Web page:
"Me neither," Gwynlen said.
"Not many have, it seems," Greenjade said with a faint smile at Radagast. "You might have your father show you a map sometime. You'll be sure to see it."
"Wot's a map?" Gilda said.
"It's a drawing of a land," her granddad put in. "I may 'ave one somewheres meself. I'd like to see where this Lossëtold is. And Mordor, and all the rest of it."
"Wot's Mordor?" Gwynlen asked.
"It's 'at place where the fire-mountain was," Gilda said.
"Oh, 'at's right," Gwynlen said brightening. "Wot's...Lossëtold like, then?"
"Very lovely," Greenjade said. "High mountains, very high, some with snowy peaks. Hence the name, which means 'snowy island.' There are waterfalls and bright blue lakes, and dark trees that grow so tall, they touch the clouds. And of course, the sea is all around."
"I never seen the sea," Gilda said. "Wot's it like?"
"Wet," Greenjade said, and was immediately shocked at himself; he'd never been the joker in any wise. He was even more astonished at the laughter his answer provoked.
"I mean, wot's it LIKE?" Gilda said. Gwynlen giggled.
"He done told yer, silly," she said. "It's WET. Yer know?"
"It's vast," Greenjade said. "It's...."
"Wot's vast?" Gilda asked.
"Huge," Greenjade said. "And full of waves that roll and sway, sometimes blue, sometimes green, sometimes grey, tinged with white and gold and silver when the sun shines, dark and brooding when it's cloudy. Sometimes the waves are very tall and high, and when they roll in to shore, they dash themselves against the rocks with a mighty crash, and when they roll into the beach, they leave things on the sand--shells and stones and odd creatures. It is full of very strange and wonderful creatures and plants and treasures untold."
"Fishes?" Gwynlen asked.
"Aye, fishes, and sharks, and whales, and something called the octopus, which has eight legs, with little round suckers on each one. They come in many colors--some are red, some green, some nearly white, some light brown, and there are tiny ones and huge ones. They have three hearts, and can shoot ink. Sometimes they carry clam shells as shields. I used to play with them when I was a lad--I'd take a rubber ball and dive down into the waves, and throw the ball to them, and they would slap it about by making water jets."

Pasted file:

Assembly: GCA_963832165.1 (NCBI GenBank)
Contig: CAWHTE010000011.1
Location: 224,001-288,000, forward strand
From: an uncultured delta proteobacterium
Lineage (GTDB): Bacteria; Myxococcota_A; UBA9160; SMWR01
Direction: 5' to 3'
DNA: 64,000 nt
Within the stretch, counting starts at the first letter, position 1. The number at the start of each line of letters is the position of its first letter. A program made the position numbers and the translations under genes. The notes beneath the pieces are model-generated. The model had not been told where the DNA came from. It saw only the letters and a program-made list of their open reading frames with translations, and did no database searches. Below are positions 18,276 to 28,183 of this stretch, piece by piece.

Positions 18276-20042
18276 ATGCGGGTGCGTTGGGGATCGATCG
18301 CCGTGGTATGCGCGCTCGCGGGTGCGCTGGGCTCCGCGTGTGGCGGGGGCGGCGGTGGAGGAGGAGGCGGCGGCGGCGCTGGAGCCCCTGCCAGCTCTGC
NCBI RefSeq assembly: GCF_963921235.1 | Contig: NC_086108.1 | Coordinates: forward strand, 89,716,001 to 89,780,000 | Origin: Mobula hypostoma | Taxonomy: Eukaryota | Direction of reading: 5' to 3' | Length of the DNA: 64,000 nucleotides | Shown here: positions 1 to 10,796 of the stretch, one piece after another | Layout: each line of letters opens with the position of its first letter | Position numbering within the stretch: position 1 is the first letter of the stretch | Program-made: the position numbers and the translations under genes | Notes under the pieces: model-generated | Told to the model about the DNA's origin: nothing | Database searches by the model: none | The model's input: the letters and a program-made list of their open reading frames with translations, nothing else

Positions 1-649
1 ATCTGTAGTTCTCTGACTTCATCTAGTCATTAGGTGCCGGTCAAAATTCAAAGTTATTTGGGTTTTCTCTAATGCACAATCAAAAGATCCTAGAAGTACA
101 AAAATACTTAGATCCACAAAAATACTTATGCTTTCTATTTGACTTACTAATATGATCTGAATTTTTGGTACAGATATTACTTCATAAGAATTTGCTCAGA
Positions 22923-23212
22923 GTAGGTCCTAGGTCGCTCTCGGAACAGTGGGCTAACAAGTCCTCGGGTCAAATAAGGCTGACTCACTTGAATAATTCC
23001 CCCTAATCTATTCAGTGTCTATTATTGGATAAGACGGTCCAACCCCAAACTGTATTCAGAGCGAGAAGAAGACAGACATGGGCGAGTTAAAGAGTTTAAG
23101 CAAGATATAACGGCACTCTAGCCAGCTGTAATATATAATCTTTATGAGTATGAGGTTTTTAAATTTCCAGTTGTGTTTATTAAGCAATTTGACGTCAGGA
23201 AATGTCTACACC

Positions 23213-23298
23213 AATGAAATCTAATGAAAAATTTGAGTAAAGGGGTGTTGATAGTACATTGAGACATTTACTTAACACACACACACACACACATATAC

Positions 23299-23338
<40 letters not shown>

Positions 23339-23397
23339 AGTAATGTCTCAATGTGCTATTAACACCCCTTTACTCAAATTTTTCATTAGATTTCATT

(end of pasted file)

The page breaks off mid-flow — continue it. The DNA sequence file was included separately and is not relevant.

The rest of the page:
"Sure now!" Gilda said with very wide eyes.
"You're 'avin' us on," Gwynlen said with a little frown.
"Not a bit of it," Greenjade said smiling, and he saw Radagast smile also. Sméagol was as wide-eyed as the twins, and Mr. Partridge seemed transfixed.
"Tell us more," he said, "if yer please."
"I've seen them climb onto fishing boats also," Greenjade said, fairly giddy with the attention he was receiving, "and steal crabs from buckets, lifting off the lids with one leg and pinching the crabs with another. They're clever devils--they can change colors to blend in with their surroundings, if they see a shark coming. They can make themselves look like fishes or corals or rocks, and hide from their enemies thus. The female lays thousands of eggs at one spurt--hundreds of thousands..." He stopped short, remembering what the Wizard had said about the word "female"...but then, it was all right to use it when speaking of animals. Wasn't it? He apologetically glanced about to see if anyone had taken offense. "I used to wrestle with them sometimes," he said quickly.
"Aiiii," Gilda said shuddering, and her sister said, "I second that!" Radagast laughed.
"Now you ARE havin' us on," Mr. Partridge said grinning a bit.
"Not a bit of it," Greenjade said grinning. Actually he had wrestled an octopus but once, and that had not been for sport. But he saw no harm in stretching things a bit, since his audience seemed to hang on his words.
"Wot else is in the sea?" Gilda asked, fairly sitting on the edge of the swing.
"Mountains...some of fire and some of ice," Greenjade said. "The ones made of ice, they float, like ships. They are like splendid vast diamonds encrusted with pearl, and when the sun is on them, they sparkle like giant icicles rising high in the sky, with mysterious black-purple water all about. Some look like pure white castles made of snow, tinged with blue, and in the setting sun, they glow coral red with fiery clouds all about. And others look as though the white clouds of the sky had come to settle on the water. Beautiful, but treacherous to ships, for they extend far unseen under the water. And sometimes one sees strange little birds on them, with white shirts and black coats, walking about like humans, sometimes carrying their eggs on their feet."
"I should like to see that," Gwynlen said with a soft whistle, while Gilda laughed.
"Me too," Nell said, and Greenjade started at the sound of her voice, which came from right behind him, almost in a whisper. He had not heard her come up, and wondered how long she had been standing there listening.
And her face had such a soft wonder about it, she must have been there quite a while, and heard all....